Entry exclusion systems specifically inhibit redundant conjugative transfers between cells that carry identical or similar elements [42, 43]. SXT and R391 carry genes for an entry exclusion system mediated by two inner membrane proteins, TraG and Eex, which are expressed in the donor and recipient cells, respectively . Consistent with previous results [10, 43], the ICEs characterized in this study fell into two exclusion groups, S and R (Figure 2). Multiple sequence alignments revealed that the S group elements encode EexS proteins with typical exclusion sequences  in their carboxyl termini as known EexS proteins in public databases (data not shown). They also encoded TraGS proteins with exclusion determinant residues P-G-E . In contrast, four elements including ICEVchChn2, ICEVpaChn1, ICEVpaChn3 and ICEValChn1 fell into the R group, which encode the EexR, and TraGR proteins with characteristic exclusion T-G-D residues (data not shown). It was reported that R391 and pMERPH, belonging to the R exclusion group, contain a DNA insertion conferring resistance to mercury immediately downstream of their respective eexR and eexR4 genes [29, 45]. Unexpectedly, in our study, neither the R nor the S group strains that display strong mercury resistance phenotypes was detected to carry any inserted sequence between the eeX and traG genes under our analysis conditions. The results suggest that the mercury resistance determinants or heavy metal efflux pumps mediating the resistance phenotypes may be present in additional loci in the ICEs, or in their host genomes independently of the ICE sequences. The latter hypothesis seems more likely based on the conjugation experiments.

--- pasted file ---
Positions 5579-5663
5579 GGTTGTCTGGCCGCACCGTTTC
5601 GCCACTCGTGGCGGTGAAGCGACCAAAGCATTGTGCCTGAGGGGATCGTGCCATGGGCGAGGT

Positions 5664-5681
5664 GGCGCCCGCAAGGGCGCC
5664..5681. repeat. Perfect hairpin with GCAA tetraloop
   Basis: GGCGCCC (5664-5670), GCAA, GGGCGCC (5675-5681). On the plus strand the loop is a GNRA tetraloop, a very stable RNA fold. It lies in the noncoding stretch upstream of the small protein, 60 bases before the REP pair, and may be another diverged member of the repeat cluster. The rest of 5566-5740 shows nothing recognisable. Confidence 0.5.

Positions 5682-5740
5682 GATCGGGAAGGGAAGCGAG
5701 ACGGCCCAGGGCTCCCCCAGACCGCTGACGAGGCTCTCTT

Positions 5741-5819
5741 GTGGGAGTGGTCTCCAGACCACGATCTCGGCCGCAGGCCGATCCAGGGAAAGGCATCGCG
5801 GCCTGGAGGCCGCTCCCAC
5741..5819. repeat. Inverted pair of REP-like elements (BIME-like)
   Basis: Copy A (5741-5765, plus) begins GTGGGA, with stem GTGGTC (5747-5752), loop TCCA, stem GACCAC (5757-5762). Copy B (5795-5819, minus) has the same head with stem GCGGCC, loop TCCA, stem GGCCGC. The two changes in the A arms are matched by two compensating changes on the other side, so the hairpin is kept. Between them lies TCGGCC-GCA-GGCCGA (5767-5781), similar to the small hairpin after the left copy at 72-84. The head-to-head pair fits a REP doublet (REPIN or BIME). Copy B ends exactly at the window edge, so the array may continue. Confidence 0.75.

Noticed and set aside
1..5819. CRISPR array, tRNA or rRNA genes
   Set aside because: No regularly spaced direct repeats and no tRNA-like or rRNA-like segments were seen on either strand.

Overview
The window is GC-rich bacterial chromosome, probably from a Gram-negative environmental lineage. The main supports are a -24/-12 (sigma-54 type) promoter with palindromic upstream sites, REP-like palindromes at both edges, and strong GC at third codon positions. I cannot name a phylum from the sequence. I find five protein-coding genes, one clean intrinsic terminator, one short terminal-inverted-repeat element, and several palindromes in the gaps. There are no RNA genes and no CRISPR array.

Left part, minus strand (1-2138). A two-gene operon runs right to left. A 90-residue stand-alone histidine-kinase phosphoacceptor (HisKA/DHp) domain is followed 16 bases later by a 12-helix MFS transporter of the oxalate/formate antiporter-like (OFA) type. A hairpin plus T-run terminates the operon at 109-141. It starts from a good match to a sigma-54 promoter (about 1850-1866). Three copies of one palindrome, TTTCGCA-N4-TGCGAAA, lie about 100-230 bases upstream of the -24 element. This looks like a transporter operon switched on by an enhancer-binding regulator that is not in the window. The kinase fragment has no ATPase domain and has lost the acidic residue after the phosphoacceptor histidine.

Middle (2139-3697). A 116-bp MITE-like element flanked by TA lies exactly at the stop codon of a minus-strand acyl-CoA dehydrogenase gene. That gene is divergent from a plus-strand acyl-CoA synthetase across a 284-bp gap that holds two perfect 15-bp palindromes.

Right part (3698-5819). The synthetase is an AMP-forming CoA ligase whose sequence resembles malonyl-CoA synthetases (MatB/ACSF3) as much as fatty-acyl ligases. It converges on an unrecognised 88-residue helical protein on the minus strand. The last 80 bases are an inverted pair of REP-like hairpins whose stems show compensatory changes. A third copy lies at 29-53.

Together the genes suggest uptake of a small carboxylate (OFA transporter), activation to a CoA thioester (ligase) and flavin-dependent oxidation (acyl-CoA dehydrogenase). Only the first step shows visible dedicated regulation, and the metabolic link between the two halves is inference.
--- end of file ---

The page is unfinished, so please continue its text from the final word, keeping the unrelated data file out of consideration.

Four Vibrio stains with appropriate antibiotic selective markers were further analyzed as donors in conjugation experiments, except V. natriegens Chn64 carrying ICEVnaChn1 with a deficient traI gene. The assay was facilitated by the finding that the donor strains that harbor ICEVchChn6 or ICEVpaChn1 were sensitive to chloramphenicol (Chls), but resistant to streptomycin (Stpr) and sulfamethoxazole (Sulr), while the donor stain carrying ICEVchChn1 shows the Chls Stpr phenotype (Table 1). Thus, we could use these antimicrobial agents to select for transconjugants. Moreover, the circular extrachromosomal form of these ICEs was detected positive by PCR analysis. Other Vibrio spp. strains without appropriate antibiotic selective markers were not analyzed in the conjugation testing, e.g. ICEVpaChn3 showing ampicillin resistant. Because the recipient cells also displayed ampicillin and rifampicin resistant phenotypes, these drugs can not be used to select transconjugants. Mating assays yielded the evidence for the successful conjugative transfer of ICEVchChn6 from V. cholerae Chn108 into the recipient E. coli MG1655 (Chlr, Suls, Stps) cells. Either Sulr and Chlr, or Stpr and Chlr transconjugants were both obtained at a transfer frequency of about 2.9 × 10-6. Transconjugants were confirmed to integrate into the prfC gene of the E. coli MG1655 by colony PCR-based assays. However, among the conserved core-genes detected in this study, the traI gene seems deficient in the transconjugants, perhaps suggesting an integrated form of this mobile element on the recipient chromosome under the selective pressure. In addition, mating assays also demonstrated active self-transmissible function of ICEVpaChn1 from V. parahaemolyticus Chn25 into E. coli MG1655. Transconjugants with Sulr and Chlr, as well as Stpr and Chlr phenotypes were both obtained at a similar transfer frequency with that of ICEVchChn6. However, unlike ICEVchChn6, all the conserved core-genes tested in this study were detected positive for the transconjugant E. coli MG1655 carrying ICEVpaChn1. It is not clear at this point about the alternative integration site in this donor genome. However, it was an ICE element, not a plasmid that transferred the antibiotic resistance between the donor and the recipient strains, because the major conserved-core genes in ICE modules and variable regions of ICEs were detected in the transconjugants. Finally, no transconjugant was observed on selective agar plates when V. cholerae Chn5 carrying ICEVchChn1 was employed as a donor in mating assays. Similarly, conjugation experiments yielded no evidence for the heavy metal resistance transfer mediated by the ICEs, the possible mechanism of which was discussed previously.